Persistence Pays Off

An update to a story I blogged about several months ago, about the South Korean woman who had failed her driving test over 900 times.  It seems that her persistent efforts finally paid off last month. SEOUL, South Korea » A South Korean woman who earned a driver's license after 960 tries is ready to buy a car and get behind the wheel. Yonhap news agency reported Thursday that 69-year-old Cha Sa-soon passed the driving part of the test last month on her 10th try. South Korea requires a written test first, and Cha took it nearly daily since April 2005 before passing last year. Yonhap quoted her as saying she wanted to buy a small secondhand car to visit her son and daughter and for her business selling vegetables. I'm so thrilled for this woman!  It's a great example of how persistence can make dreams come true if you want it bad enough.   You go girl!

Sneaky Chef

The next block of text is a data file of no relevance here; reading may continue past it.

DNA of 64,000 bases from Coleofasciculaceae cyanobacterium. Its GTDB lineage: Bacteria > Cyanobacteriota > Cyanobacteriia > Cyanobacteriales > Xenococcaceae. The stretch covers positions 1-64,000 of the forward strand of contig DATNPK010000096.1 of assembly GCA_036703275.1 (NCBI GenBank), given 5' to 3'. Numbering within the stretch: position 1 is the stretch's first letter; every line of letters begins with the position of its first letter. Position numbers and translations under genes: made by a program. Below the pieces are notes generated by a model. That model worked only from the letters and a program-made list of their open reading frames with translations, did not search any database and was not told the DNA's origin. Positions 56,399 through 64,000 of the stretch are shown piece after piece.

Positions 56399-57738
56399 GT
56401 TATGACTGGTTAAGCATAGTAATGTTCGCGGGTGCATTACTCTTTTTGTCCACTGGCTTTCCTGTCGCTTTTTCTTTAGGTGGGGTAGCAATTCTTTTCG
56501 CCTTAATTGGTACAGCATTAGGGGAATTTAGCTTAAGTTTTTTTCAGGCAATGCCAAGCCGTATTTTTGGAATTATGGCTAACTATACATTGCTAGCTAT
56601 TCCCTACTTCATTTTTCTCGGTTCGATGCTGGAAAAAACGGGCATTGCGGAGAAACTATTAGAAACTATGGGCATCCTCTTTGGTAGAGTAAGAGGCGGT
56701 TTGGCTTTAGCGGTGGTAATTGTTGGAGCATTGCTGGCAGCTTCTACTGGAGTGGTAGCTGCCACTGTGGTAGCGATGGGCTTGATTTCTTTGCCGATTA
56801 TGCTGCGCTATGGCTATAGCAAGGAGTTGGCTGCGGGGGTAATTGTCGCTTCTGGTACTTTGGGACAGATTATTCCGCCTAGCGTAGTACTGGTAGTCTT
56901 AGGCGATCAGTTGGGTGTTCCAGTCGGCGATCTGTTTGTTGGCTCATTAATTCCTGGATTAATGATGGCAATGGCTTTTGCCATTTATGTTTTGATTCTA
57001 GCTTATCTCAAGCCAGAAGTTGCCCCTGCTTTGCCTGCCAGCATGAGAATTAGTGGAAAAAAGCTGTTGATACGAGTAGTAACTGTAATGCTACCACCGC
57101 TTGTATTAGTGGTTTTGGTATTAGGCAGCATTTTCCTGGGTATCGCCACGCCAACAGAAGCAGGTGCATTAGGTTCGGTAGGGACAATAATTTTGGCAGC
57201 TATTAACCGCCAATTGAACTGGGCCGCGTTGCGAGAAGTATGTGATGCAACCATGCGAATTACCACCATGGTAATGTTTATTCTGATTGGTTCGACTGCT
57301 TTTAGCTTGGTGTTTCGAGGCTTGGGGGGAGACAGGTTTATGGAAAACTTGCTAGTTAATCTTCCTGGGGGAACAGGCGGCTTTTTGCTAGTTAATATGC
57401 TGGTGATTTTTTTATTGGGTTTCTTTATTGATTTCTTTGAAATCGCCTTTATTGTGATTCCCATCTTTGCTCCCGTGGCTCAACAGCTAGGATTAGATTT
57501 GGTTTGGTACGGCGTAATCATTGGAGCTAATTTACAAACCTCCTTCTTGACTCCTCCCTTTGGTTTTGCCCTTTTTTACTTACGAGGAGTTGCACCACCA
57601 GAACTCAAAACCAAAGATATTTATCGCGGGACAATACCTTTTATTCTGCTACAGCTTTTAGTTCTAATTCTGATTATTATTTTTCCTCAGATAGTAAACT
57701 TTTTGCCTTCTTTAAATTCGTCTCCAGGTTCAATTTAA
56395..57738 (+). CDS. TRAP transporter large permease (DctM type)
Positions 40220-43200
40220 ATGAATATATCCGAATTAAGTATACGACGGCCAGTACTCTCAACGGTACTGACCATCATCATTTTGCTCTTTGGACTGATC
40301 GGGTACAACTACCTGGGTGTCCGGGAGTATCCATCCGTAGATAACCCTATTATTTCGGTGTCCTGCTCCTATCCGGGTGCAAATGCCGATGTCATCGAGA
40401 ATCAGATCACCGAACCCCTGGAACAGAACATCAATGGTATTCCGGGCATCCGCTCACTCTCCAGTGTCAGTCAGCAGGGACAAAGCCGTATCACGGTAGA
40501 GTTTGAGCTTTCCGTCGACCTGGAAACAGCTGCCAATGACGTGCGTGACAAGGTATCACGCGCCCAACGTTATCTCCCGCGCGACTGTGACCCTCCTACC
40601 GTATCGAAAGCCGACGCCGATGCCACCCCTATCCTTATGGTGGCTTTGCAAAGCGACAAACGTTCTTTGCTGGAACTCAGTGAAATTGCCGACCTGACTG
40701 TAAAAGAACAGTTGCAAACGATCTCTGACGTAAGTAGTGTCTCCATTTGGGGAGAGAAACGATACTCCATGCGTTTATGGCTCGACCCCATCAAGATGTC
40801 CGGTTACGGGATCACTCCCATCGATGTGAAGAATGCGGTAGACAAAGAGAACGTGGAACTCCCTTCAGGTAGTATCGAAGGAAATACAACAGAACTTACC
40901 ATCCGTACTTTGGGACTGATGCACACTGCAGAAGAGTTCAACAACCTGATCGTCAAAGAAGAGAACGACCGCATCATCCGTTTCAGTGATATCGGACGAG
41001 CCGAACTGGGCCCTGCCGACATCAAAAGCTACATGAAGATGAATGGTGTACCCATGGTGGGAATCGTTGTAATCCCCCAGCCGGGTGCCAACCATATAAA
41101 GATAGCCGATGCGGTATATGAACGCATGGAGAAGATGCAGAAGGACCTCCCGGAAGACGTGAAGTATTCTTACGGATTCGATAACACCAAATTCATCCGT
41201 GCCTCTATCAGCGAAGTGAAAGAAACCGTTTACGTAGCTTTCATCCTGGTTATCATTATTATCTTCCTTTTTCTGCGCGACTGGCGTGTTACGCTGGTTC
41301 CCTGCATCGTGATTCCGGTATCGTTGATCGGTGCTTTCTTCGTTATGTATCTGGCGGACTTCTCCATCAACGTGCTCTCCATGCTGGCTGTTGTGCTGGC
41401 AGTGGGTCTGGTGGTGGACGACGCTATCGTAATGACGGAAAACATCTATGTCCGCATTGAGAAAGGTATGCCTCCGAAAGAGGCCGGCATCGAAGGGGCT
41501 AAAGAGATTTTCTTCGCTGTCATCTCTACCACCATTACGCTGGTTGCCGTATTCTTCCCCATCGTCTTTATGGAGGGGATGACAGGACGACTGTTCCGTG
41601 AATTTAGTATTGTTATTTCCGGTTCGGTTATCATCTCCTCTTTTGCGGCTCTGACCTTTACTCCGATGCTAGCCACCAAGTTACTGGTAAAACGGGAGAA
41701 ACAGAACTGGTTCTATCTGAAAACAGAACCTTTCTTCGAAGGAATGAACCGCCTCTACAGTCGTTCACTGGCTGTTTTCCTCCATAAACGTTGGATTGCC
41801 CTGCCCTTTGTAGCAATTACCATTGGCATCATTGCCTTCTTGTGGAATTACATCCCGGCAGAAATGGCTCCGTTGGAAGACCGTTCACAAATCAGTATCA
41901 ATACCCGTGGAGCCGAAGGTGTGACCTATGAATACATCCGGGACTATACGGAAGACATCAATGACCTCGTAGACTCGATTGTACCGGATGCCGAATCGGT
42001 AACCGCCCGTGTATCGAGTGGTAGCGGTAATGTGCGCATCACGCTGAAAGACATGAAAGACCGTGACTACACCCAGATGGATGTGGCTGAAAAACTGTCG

I think it's well known to my friends that I am not an adventurous eater.  I do enjoy trying some ethnic cuisines, but the extent of my adventurousness ends at Chicken Coconut Kurma and Lamb Saag.  If I even hear the dreaded t-word (that's tofu for the uninitiated), I won't go anywhere near it.  And for the most part I'm not a vegetable eater.  My daily vegetable intake is usually limited to a glass of low-sodium V8.  It's not that I think veggies are horrid, but if given the option of bread and cheese, or a vegetable, guess which I'm going to choose? Anyway - Last night I went over to eat with my brother's family, and the good sister-in-law made a lovely meal of baked ziti (I just so happen to love baked ziti).  And I have to say, hers was absolutely delicious.  So imagine my surprise when I found out that the recipe came from her "Sneaky Chef" cookbook.  And that not only did it contain ziti and tomato sauce, but it also had mashed tofu and a ve